Saul Williams moved back to the United States in 2013 after a few years spent living in Paris. He was greeted by a familiar feeling in the air, one he hadn’t expected, or hoped, to re-experience: he returned right as a fresh wave of violence and protest took to the air, something that hasn’t abated since.
“I was in New York for the whole Eric Garner thing, and in the States for the Michael Brown thing,” the rapper-poet recalls, over the phone from his new home in Los Angeles. “Just to see the proliferation of events, this new generation born to the desire to demand better treatment and reality and justice and what have you. It was very bizarre—actually, not very bizarre. Because I grew up with the same rallies, the same manifestations and the same truths and the same police brutality, and the whole nine. And so you travel, and you move back to the place you’re from, and that thing starts up again, and so you kind of feel like you’ve gone full circle. I was at those same rallies when I was 10.
“It’s not the sort of thing you want to be familiar with,” he concludes with a wry laugh.
Social consciousness and pointed words for the world at large have always been part of Williams’ MO, whether in albums, poetry or acting (he starred in the acclaimed 1998 drama Slam, and had a brief Broadway run in Holla If Ya Hear Me). And it’s our modern, troubled sea change that Williams has set his sights on with MartyrLoserKing. It’s a concept record due out in January with an accompanying graphic novel to follow; its narrative circles a hacker—who goes by the eponymous title—seen as a hero until he gets branded a terrorist.
“It’s a play on very simple notions that we’re all familiar with: that we can see from anything from Michael Brown to Aaron Swartz, or from the whistleblower to the person who’s persecuted for reasons unbeknownst to them,” he says.
“There’s no way you’re going to say that name [MartyrLoserKing] and not question something about it: what that means, where it comes from and what have you,” Williams continues. “So there’s something having to do with provocation in the thoughtful sense. And then I think, unfortunately like I said, it’s revisiting something that’s a recurring theme in all of our lives right now. The number of people—14, I think the count was yesterday [in the San Bernardino shooting]? Because it speaks to the times. That’s what I’m playing with in the music, in the idea, is finding interesting ways of speaking to the times.”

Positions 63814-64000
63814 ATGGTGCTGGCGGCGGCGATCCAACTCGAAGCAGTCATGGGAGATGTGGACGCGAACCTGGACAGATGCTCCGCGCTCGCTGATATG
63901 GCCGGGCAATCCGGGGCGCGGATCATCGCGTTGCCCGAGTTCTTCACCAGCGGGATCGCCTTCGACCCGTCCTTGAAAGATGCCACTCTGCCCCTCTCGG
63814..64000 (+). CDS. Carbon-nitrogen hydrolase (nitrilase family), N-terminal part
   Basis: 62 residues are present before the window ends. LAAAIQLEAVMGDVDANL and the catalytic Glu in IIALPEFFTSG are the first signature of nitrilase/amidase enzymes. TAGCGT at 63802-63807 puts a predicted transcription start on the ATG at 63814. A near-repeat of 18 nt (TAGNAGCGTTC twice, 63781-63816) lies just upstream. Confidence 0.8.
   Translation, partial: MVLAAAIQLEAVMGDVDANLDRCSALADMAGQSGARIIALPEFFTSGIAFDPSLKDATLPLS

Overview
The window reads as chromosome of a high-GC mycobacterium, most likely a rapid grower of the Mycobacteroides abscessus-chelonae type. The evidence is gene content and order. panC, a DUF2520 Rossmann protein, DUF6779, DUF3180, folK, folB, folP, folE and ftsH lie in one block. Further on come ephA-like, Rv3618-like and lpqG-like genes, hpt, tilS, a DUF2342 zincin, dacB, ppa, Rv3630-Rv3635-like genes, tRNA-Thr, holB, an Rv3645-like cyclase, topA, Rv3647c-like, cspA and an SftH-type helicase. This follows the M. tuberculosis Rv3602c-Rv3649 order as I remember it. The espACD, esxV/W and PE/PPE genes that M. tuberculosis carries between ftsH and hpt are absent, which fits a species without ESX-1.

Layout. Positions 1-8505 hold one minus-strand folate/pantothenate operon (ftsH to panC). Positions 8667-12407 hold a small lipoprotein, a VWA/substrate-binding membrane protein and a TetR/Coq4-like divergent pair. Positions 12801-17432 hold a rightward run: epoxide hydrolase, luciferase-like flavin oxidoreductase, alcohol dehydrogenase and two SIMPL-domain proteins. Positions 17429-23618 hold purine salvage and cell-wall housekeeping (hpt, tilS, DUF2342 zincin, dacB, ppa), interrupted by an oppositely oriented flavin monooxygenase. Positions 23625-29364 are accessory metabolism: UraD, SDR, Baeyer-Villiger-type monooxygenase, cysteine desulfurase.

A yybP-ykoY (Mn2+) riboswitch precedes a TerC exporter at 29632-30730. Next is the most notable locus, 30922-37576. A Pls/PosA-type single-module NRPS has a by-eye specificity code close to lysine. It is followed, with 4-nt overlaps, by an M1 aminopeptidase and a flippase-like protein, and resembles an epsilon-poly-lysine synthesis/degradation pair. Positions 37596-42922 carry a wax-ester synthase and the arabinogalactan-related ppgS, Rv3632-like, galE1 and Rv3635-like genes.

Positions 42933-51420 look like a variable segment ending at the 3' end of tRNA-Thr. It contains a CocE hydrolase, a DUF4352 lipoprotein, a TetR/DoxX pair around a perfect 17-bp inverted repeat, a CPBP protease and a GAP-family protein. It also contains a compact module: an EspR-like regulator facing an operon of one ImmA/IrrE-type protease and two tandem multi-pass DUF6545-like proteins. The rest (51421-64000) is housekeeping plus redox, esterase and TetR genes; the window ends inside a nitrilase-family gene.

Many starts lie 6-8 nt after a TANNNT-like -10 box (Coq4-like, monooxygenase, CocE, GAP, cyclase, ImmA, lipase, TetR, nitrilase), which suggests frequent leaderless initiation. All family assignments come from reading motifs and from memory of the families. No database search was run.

MartyrLoserKing’s hacker protagonist, then, is a way to speak to technology’s deep embedding in how we experience the world around us, though Williams notes it’s not simply the tech he’s looking to comment on.
“Technology is awareness, first: technology as we practice it is a reflection of consciousness and awareness,” he says. “We’re trying to make things that reflect [our consciousness], and then we’re playing with those reflections so we can do more, perhaps, than we can do with our regular minds. We can calculate at a quicker rate, we can transfer and transform information at a quicker rate, we can communicate at a quicker rate.”
That’s not always a good thing. But it does offer a certain level of freedom that’s impossible to find elsewhere.
“It can also filter through all sorts of things: you look at the comment sections under videos on YouTube, that are also a place for all sorts of things,” Williams laughs. “But, used for good, if you will, it’s something that they haven’t completely dominated yet, they being the state. It’s something they can’t completely control. And so it’s great for the pioneers.”
Fri, Dec 11 (8 pm)
With k-os, Doom Squad, Divot
Union Hall, $25